Clostridium difficile is an anaerobic, gram positive, spore-forming bacillus that colonizes the intestinal tract after alteration of the normal gastrointestinal flora, usually by antibiotic therapy . It causes a range of illness from mild diarrhea to pseudomembranous colitis and death. The frequency and severity of Clostridium difficile associated diarrhea (CDAD) are increasing, as are relapsed disease and infection refractory to standard antibiotic therapy (vancomycin and metronidazole). With increased morbidity and mortality associated with CDAD, new approaches for prevention and treatment are needed. (See "Clostridium difficile in adults: Epidemiology, microbiology, and pathophysiology" and "Clostridium difficile in adults: Clinical manifestations and diagnosis" and "Clostridium difficile in adults: Treatment".)
Probiotics are live, nonpathogenic bacteria capable of colonizing the colonic mucosa . Several probiotics are available over the counter and in health food stores. Most are sold in fermented foods or dairy products as formulations, including the bacteria species Lactobacillus or Bifidobacteria, which are part of the normal gastrointestinal microbiota [3-7]. Saccharomyces boulardii is a yeast (fungal) probiotic agent . The role of intestinal commensal organisms in maintenance of the intestinal epithelium and immune system is an area of increasing interest . The alteration of gut microflora in the setting of CDAD has raised interest in a potential role for probiotics to restore a diverse intestinal microflora after disruption by antimicrobial therapy and CDAD.
The role of probiotics for treatment and prevention of C. difficile will be reviewed here. The role of probiotics for antibiotic-associated diarrhea and other gastrointestinal diseases is discussed in detail separately. (See "Probiotics for gastrointestinal diseases".)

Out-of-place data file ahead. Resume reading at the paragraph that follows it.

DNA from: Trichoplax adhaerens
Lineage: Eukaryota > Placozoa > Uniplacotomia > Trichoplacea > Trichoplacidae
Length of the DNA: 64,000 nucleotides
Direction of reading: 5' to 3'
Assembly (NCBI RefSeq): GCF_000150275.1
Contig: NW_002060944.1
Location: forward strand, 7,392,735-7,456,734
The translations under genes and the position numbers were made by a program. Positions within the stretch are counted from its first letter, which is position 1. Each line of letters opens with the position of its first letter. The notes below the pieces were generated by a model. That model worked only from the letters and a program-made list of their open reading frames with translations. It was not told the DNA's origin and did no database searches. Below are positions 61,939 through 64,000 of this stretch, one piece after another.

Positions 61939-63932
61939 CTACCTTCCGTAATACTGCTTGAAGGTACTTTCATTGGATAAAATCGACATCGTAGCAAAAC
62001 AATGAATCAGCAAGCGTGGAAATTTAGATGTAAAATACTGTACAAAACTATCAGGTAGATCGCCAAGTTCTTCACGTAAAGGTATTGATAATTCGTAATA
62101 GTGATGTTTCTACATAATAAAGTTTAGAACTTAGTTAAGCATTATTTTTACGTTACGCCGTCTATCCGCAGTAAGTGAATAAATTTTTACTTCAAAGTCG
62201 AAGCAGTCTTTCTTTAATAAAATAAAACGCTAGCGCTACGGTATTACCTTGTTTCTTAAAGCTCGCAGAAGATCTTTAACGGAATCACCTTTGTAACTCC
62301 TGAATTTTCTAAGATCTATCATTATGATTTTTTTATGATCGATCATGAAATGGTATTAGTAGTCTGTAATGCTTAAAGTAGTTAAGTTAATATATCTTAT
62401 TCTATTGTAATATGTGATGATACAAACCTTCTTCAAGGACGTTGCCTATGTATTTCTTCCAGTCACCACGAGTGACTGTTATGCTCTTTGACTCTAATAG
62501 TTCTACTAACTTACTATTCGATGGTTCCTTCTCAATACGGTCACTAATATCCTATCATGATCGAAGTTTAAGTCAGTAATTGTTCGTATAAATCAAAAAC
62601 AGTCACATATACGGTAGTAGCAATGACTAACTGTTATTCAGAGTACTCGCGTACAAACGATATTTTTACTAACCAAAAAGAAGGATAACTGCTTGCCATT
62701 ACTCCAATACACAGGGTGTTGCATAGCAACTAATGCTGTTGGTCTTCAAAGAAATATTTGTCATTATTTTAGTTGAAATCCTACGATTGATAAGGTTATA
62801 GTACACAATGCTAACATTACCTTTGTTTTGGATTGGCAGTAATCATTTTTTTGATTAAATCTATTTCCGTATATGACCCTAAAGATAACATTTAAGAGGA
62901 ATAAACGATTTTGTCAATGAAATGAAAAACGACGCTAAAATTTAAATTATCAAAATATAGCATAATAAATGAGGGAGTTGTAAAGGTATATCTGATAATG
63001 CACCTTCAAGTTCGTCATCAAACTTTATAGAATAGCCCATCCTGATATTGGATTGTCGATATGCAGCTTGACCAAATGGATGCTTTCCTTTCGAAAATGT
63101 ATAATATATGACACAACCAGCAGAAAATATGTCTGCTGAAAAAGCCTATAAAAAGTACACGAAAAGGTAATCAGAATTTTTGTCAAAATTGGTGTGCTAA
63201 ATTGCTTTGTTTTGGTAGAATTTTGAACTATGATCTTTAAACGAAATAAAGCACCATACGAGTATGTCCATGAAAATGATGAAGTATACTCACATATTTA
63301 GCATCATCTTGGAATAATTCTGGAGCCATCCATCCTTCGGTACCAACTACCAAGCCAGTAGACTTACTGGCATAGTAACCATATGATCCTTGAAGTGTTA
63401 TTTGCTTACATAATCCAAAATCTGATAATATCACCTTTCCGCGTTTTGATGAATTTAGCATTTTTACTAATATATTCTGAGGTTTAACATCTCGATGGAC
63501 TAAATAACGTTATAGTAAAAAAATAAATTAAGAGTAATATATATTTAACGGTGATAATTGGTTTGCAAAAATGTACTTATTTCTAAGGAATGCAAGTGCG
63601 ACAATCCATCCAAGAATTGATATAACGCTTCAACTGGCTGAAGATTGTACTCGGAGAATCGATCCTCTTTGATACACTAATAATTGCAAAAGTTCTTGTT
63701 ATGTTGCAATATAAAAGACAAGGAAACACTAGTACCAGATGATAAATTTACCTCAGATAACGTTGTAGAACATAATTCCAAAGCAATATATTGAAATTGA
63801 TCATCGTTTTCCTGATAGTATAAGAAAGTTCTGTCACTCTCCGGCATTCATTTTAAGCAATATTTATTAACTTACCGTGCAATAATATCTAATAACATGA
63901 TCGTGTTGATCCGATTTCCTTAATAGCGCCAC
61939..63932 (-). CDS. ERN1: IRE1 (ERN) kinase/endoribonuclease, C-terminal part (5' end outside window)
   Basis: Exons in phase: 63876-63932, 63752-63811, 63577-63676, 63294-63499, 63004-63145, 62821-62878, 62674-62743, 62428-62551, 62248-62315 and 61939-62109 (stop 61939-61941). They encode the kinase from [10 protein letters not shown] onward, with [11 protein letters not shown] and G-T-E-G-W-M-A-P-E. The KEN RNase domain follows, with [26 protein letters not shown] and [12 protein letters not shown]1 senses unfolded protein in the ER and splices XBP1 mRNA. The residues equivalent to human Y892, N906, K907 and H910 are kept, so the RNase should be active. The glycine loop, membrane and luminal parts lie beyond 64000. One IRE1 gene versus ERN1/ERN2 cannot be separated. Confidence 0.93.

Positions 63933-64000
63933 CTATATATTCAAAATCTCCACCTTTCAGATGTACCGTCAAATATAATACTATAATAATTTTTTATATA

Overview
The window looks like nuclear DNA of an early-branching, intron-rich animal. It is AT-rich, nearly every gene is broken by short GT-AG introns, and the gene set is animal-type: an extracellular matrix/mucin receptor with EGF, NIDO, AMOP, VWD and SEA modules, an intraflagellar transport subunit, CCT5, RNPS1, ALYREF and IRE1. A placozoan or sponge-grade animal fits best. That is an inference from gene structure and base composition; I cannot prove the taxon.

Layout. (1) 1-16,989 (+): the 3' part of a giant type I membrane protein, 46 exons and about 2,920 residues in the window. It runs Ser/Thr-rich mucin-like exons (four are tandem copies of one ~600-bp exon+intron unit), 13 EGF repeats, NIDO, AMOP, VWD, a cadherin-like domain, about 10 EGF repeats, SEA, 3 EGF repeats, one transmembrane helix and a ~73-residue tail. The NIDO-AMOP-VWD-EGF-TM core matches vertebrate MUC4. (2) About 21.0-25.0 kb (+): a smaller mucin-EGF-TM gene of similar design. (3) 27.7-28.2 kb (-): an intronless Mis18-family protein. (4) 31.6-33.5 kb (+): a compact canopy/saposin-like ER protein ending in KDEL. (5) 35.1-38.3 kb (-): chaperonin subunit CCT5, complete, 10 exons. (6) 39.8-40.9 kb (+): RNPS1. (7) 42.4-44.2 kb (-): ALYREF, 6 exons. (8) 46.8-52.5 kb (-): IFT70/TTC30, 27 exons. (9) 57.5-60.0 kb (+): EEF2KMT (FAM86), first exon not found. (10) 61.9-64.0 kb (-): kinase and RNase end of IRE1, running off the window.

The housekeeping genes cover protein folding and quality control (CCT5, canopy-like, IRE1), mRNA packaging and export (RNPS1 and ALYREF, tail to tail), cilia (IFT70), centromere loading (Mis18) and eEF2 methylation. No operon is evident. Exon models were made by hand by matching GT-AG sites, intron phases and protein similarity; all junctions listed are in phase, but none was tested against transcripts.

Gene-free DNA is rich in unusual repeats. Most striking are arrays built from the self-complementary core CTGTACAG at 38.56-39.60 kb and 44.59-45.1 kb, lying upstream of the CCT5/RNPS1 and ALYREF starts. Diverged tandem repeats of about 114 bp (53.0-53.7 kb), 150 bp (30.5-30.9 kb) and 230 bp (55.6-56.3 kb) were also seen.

MECHANISMS OF PROBIOTICS
Probiotics may be effective for prevention and treatment of Clostridium difficile associated diarrhea (CDAD) by means of several mechanisms:
- Alteration of intestinal flora — The gastrointestinal tract is colonized by a complex balance of diverse microorganisms. Administration of antibiotics disrupts this balance and is a key factor in the pathogenesis of C. difficile colonization and disease. Patients with recurrent CDAD have markedly diminished bacterial diversity compared with controls . Most probiotics colonize the gut temporarily, producing bactericidal acids and peptides and promoting "competition" among microbes by competing for nutrients and epithelial adhesion. These effects appear to reduce the favorability of the environment for C. difficile [11-13]. Both lactobacilli  and S. boulardii  have been shown to suppress the growth of C. difficile in hamsters.
- Antimicrobial activity — Bacteria in probiotic preparations produce acids that lower the pH of the local gut environment as well as toxins that inhibit the growth of other bacteria . S. boulardii has been shown in vitro to secrete a protease that inhibits binding of enterotoxin A [17-19], and Lactococcus lactis has been shown to secrete a cationic peptide that has antimicrobial activity against several strains of C. difficile in vitro .
- Intestinal barrier protection — The initial site of interaction between commensal and pathogenic bacteria in the human host is the gut epithelium. Probiotics may be capable of interfering with the binding of C. difficile toxins A and B to intestinal epithelial cells. In animal models and in vitro, probiotic strains have been shown to inhibit adhesion and decrease invasion of pathogenic organisms to the colonic epithelium [21-25]. Specifically, Lactobacilli increase expression of intestinal mucins [26,27] and decrease bacterial translocation [28-30]. Several probiotic preparations, including Lactobacillus rhamnosus GG , Bifidobacterium breve , and Streptococcus thermophilus , have been shown in animal models to stabilize gut permeability. In vitro studies have also demonstrated the ability of S. boulardii to inhibit adherence of C. difficile .
- Immunomodulation — Probiotics modulate both the innate and adaptive immune systems by stimulating toll like receptors (TLRs) [34-36] and upregulating cytokine expression in dendritic cells and peripheral blood monocytes [37,38]. Ingestion of Lactobacilli has been associated with enhanced phagocytic activity . In addition, several strains of Lactobacillus [40-42], Bifidobacterium [43,44], and Sacchromyces [45,46] have been associated with increased IgA secretion in both stool and serum.